200 years from now, the world, in the grip of global warming, is eerily like ours, only much worse. The ultra-rich, a.k.a. the One Percenters, live in protected areas while the rest of humanity faces pollution, plagues and early death. The One Percenters are the only ones who can afford all the advances of technology, in particular the exclusive Age Prevention Program (APP) that lets them live their whole life span looking "forever young" till the day they drop dead.
Three friends struggling for survival, Lizzie, a young California golf champion, Jamie, an investigative journalist for the World and US Post and Alice, a lovely Swiss nurse, try to enter the APP. Meanwhile Lizzie's uncle, a determined and ruthless 99 Percenter retired from the military, lurks around, hell-bent on carving a place for himself in the APP.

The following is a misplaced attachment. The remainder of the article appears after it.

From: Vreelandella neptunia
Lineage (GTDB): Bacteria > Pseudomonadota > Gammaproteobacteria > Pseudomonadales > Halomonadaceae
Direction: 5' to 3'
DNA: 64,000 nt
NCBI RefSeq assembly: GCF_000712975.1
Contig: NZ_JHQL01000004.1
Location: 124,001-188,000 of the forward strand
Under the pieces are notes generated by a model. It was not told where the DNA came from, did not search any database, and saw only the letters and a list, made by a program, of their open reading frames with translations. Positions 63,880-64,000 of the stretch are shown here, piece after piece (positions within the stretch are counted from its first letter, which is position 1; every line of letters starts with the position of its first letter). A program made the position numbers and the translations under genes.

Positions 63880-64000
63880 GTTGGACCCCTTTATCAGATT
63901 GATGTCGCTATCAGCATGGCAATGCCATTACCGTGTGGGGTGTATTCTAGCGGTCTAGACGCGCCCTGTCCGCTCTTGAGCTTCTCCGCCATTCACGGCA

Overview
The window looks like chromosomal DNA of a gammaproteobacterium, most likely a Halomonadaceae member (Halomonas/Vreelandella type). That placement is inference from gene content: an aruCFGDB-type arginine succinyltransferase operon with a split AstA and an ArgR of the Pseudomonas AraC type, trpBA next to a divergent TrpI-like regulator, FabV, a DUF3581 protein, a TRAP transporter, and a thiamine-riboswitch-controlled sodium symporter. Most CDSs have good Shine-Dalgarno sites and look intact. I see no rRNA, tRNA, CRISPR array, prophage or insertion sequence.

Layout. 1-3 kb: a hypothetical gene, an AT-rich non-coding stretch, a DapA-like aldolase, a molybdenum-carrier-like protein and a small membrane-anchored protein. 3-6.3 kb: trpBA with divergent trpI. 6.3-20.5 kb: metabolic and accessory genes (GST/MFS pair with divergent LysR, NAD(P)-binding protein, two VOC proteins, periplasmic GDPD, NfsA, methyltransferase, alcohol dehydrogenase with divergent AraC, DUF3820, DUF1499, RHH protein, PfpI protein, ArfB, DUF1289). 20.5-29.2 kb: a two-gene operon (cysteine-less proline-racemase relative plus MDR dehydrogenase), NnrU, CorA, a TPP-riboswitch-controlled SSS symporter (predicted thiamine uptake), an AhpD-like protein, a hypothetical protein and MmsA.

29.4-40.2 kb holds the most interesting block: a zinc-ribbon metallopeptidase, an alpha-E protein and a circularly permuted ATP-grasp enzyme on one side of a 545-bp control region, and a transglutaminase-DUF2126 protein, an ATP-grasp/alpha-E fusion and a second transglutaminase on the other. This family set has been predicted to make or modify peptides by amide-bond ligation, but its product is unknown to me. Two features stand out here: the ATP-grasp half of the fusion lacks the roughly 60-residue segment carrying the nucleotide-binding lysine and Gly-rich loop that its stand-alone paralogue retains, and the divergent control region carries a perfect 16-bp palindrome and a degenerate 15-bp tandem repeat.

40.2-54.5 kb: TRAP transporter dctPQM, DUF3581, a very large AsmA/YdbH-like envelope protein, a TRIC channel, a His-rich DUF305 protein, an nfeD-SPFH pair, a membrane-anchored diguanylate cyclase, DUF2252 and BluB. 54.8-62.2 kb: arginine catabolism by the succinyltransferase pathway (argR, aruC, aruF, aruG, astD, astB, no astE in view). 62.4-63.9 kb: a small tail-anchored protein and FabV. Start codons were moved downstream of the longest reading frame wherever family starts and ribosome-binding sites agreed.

Only two options are open to escape extinction: one, fly to another planet a thousand light years away, pristine and green much like Earth before industrialization - but the so-called "Immortality Trip" is reserved to One Percenters; the other, retreat to Antarctica, the last virgin continent - but it is in the hands of Gary Trude XIII, a Hitlerian-style autocrat. Can Lizzie, Jamie and Alice escape from Gary Trude and join the Immortality Trip?
NOTE TO THE READER:
This book follows the model of serialized novels and is digitally published in four separate parts, each self-standing. It is however preferable to read them in order and the present book is an omnibus edition that includes all four parts.
PART ONE, "Gateway to Forever", explores the costly APP and what it means to belong to it...or remain outside.
PART TWO, "The Immortality Trip", the project to transport a contingent of One Percenters to the nearest liveable exoplanet, is under pressure from 99Percenters.
PART THREE, "The Hibernation Party" is about the other option: taking refuge on Antarctica, the last virgin continent, alas, in the hands of a merciless despot.
PART FOUR, "The Longevity Gene", introduces yet another twist in this tormented future: can a gene make a difference for survival of the human race?